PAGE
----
Shake, rattle and roll

A UVic geographer assesses earthquake hazard for Vancouver Island communities


by Peigi McGillivray

We all know it's coming—the big earthquake that will shake our island to its core. But is there more than one earthquake threat, when exactly can we expect it, and what damage will it do?

Scientists have developed comprehensive and detailed hazard assessments that are pretty good at estimating the likelihood of earthquakes. The problem is that there's a gap between what scientists have learned and what communities, disaster management teams and local residents know.

"This communication gap can have potentially devastating consequences," says Mark Seemann, a PhD candidate in the University of Victoria's geography department. "Scientists often miss chances to simplify the information they have for the wider community." That's the problem Seemann is tackling in his research about earthquake shaking probabilities for communities on Vancouver Island.

To understand what kind of earthquakes are liable to happen here, Seemann examined existing information about seismic activity in 57 different communities around Vancouver Island.

"Seismic activity here is caused by the buildup and release of pressure as the Juan de Fuca tectonic plate moves under the North American plate," he says. "I wanted to find out the likelihood of earthquake damage to communities across the Island."

Islanders don't just have to worry about "the Big One," which will be a subduction or "megathrust" event. There are also shallow earthquakes, called crustal earthquakes, and deeper sub-crustal earthquakes that will also cause damage. Seemann calculates the likelihood of ground-shaking from all three kinds of earthquake, and has developed an overall earthquake probability for each community. His simplified method refers to three shaking levels.

Widely felt shaking, which people indoors will feel, will cause buildings to tremble, doors and pictures to swing, and some dishes or glassware to break.

Non-structurally damaging shaking, which everyone indoors and out will feel, will cause damage to poorly built structures, including falling plaster and cracking walls and chimneys. There will be a lot of broken glassware and dishes, some windows will break, and furniture will be knocked down or overturned.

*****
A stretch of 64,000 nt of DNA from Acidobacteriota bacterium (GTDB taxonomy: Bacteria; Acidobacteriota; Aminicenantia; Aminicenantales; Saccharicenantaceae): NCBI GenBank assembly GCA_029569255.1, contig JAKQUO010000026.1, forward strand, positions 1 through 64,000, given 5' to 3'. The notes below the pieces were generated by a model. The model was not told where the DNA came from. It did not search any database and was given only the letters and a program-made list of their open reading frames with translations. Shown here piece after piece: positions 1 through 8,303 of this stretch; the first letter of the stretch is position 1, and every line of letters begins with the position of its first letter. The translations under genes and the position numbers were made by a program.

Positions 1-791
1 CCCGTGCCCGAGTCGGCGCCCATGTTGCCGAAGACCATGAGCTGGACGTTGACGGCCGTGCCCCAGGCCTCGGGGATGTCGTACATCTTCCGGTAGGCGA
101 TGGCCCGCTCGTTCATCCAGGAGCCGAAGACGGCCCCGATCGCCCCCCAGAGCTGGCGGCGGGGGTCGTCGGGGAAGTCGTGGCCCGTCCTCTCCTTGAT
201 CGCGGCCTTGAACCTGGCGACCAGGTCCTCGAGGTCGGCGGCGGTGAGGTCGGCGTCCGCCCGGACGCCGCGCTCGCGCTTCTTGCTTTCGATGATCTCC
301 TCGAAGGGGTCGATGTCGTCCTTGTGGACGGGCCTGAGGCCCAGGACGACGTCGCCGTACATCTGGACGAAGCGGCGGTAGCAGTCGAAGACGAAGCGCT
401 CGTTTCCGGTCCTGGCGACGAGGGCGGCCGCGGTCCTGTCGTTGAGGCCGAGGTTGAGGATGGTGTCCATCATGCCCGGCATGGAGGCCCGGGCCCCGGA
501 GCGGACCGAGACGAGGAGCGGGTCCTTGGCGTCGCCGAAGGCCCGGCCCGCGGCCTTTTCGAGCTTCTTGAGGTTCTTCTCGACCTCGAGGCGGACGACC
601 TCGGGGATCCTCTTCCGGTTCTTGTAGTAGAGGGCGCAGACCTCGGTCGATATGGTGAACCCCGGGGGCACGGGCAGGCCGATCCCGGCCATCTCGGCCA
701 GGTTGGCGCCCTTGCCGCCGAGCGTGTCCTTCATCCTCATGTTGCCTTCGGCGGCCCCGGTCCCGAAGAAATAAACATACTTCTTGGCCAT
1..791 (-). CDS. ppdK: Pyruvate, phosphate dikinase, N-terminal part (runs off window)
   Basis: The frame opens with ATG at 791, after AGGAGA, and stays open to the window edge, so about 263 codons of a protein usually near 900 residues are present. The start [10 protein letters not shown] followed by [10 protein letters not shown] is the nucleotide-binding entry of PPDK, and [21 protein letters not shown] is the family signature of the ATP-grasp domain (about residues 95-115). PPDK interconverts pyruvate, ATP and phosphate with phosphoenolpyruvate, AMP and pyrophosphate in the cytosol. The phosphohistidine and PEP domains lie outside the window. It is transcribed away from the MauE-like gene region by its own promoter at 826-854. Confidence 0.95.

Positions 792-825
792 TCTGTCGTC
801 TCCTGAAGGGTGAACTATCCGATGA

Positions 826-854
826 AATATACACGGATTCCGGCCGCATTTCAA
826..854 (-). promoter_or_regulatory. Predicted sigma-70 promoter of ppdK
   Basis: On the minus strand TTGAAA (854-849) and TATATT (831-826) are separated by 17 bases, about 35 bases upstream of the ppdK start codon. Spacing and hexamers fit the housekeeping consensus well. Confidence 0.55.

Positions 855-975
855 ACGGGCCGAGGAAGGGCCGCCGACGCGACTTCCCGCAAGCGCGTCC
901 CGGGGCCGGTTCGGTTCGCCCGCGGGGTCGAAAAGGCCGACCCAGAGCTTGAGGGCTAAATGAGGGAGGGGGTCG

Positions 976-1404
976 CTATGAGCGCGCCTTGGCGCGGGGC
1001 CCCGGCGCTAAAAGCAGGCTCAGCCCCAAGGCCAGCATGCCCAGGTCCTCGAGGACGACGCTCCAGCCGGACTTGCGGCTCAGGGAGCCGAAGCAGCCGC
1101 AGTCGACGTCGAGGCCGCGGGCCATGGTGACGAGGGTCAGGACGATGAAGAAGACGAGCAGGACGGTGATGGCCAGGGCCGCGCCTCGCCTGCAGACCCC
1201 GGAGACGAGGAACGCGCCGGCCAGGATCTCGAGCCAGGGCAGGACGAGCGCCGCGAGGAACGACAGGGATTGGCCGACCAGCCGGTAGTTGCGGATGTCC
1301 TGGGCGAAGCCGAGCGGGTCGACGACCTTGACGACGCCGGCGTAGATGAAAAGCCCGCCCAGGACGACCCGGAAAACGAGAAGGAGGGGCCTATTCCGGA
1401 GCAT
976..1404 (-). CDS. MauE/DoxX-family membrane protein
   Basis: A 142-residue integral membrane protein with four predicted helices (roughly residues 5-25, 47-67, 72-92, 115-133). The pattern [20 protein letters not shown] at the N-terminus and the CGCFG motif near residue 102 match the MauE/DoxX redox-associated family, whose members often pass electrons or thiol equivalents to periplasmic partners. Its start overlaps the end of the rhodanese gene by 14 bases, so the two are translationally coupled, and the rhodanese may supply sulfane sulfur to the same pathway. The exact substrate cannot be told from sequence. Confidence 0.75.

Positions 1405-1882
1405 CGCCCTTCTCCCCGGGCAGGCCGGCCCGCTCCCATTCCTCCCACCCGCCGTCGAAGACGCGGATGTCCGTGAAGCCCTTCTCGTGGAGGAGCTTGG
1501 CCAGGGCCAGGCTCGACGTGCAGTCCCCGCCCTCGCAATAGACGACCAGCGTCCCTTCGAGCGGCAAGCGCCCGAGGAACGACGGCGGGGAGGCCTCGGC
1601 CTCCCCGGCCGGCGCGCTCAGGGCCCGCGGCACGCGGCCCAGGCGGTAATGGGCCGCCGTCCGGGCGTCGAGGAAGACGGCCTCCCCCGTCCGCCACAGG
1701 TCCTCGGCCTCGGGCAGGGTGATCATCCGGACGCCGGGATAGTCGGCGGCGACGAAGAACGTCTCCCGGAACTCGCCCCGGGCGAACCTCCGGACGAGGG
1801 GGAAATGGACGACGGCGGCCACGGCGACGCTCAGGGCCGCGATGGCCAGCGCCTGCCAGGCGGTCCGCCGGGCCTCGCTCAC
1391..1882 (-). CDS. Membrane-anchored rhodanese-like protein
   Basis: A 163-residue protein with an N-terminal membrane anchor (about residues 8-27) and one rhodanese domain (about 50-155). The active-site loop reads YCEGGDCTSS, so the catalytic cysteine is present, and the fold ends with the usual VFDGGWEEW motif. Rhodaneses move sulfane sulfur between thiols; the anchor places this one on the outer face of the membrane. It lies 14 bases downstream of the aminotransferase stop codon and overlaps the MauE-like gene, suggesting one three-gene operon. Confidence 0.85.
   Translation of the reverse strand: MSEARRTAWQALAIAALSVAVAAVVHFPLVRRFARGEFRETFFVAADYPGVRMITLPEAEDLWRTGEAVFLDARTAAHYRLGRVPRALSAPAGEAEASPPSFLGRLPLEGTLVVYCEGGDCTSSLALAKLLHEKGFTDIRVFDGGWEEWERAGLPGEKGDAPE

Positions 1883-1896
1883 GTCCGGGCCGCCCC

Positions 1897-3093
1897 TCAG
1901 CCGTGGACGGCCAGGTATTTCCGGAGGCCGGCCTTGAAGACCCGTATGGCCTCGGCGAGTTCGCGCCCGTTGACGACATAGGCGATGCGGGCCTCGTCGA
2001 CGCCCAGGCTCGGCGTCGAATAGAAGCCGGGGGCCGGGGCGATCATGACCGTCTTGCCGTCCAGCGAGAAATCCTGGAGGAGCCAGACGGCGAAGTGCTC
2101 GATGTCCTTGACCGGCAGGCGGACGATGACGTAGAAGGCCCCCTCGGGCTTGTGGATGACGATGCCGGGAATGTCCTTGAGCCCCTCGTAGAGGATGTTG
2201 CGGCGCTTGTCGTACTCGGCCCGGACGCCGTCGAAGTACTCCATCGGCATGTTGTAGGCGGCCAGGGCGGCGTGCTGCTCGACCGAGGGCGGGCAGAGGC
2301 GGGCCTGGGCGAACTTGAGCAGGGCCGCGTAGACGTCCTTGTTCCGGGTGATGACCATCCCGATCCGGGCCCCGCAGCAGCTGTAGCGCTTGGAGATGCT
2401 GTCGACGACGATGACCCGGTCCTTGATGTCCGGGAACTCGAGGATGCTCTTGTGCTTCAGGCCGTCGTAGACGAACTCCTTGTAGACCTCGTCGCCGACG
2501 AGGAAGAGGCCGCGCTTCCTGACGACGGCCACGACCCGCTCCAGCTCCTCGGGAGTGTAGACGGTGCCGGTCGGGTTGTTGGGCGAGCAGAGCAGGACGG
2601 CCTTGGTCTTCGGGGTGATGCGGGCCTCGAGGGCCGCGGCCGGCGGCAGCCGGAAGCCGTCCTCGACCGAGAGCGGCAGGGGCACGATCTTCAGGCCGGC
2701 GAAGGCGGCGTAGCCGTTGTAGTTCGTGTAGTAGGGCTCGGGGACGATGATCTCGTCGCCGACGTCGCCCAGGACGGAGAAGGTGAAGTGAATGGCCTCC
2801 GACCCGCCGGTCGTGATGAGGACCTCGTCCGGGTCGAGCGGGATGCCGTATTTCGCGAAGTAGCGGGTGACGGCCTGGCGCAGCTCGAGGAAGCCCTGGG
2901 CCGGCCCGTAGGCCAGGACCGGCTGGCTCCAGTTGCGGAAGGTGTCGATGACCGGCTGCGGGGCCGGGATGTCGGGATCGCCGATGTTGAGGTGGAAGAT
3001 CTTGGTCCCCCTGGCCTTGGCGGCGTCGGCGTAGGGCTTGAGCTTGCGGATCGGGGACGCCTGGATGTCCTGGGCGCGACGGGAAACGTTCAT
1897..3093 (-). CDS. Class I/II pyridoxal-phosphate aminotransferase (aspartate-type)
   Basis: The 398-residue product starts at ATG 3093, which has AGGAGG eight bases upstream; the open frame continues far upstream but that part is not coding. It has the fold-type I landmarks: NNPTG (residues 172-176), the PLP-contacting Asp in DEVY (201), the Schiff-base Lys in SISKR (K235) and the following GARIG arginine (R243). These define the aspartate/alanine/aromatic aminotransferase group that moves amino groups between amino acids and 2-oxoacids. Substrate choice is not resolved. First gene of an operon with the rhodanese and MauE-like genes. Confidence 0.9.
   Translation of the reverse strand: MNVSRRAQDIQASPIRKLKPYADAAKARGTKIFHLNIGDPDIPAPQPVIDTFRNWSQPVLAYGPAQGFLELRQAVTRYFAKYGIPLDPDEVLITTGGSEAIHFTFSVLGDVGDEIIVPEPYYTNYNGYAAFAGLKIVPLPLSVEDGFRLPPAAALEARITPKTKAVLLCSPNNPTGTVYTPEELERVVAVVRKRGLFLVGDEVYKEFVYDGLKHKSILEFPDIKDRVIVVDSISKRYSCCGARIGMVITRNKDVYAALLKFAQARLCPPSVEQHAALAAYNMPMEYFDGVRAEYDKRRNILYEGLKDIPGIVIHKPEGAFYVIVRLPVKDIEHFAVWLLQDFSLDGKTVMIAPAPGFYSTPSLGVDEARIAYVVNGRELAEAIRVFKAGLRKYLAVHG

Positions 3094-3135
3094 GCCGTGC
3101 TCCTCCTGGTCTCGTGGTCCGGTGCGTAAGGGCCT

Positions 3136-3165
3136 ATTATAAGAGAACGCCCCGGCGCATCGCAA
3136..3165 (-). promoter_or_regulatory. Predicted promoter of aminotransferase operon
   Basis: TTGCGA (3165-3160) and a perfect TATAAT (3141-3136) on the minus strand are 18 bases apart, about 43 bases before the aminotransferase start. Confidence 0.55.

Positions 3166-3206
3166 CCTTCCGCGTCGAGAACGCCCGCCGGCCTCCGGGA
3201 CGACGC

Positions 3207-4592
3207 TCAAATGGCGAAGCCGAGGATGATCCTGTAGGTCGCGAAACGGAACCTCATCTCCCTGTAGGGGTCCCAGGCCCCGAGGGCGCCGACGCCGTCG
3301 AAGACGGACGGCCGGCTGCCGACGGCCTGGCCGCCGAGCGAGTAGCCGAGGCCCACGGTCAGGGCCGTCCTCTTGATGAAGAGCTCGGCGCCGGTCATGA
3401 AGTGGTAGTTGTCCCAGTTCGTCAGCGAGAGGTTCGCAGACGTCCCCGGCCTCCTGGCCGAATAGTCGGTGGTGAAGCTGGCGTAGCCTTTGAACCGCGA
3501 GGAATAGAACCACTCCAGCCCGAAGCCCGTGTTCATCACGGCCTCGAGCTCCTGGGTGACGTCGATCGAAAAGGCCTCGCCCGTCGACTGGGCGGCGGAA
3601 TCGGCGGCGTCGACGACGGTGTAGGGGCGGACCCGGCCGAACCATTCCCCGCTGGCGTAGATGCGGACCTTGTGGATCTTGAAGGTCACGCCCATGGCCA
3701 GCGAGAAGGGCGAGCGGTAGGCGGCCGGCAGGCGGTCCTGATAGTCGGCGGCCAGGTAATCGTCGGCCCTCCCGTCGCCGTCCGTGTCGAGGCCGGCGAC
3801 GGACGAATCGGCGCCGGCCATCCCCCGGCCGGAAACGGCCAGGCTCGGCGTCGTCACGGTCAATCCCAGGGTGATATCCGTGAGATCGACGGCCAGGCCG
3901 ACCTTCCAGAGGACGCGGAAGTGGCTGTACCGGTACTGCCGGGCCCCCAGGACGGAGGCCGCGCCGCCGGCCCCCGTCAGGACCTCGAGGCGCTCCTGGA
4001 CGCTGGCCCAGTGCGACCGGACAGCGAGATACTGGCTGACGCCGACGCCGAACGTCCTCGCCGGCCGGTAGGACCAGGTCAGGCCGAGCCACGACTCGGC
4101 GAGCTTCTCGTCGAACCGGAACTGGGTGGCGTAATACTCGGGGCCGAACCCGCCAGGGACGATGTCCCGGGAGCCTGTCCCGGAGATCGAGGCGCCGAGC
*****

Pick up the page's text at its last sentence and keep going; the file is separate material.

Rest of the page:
Structurally damaging shaking will make it hard for people to stay on their feet and will cause widespread alarm. Badly built structures will suffer severe damage, and well-built structures will suffer minor damage.

While the whole of Vancouver Island is prone to earthquakes, says Seemann, the hazard is greatest in the scarcely populated northwest and in the south, where almost half of the Island's population lives.

"There is a 25 per cent probability that south Island communities will experience "widely felt shaking" in the next 10 years—a probability that rises to over 90 per cent over the next 100 years," he says. "The probability that the south Island will experience 'non-structurally damaging' shaking ranges from less than 10 per cent in 10 years to over 20 per cent in 100 years."

And the Big One? The probability of "structurally damaging" shaking rises from five per cent over 10 years to more than 30 per cent over 100 years.
Seemann's hazard information will help individuals and businesses assess their level of earthquake preparedness, assist elected officials with earthquake-related funding decisions, and inform municipal planners and emergency managers.

"Earthquakes are part of life on Vancouver Island," says Seemann, "but if everyone understands more about them, we can be better prepared."

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  • Are you earthquake prepared? Personal preparedness information is available through Emergency Management BC at and Public Safety Canada at
  • A small delegation from UVic recently visited Christchurch, New Zealand, to learn about earthquake response and recovery at the University of Canterbury. There are many parallels between the two cities in terms of size, building structures and seismic risk. Since September 2010, Christchurch has been rocked by two major earthquakes and more than 10,000 aftershocks. Read more at
  • Detection of major earthquakes and early warning of tsunamis from the NEPTUNE Canada network—part of UVic's Ocean Networks Canada Observatory—could be critically important to our region and our emergency responders. For more information visit
  • Research funding to UVic graduate students from the three federal granting councils and other external agencies has steadily increased over the last 10 years, to a total of $4.8 million in 2010/11.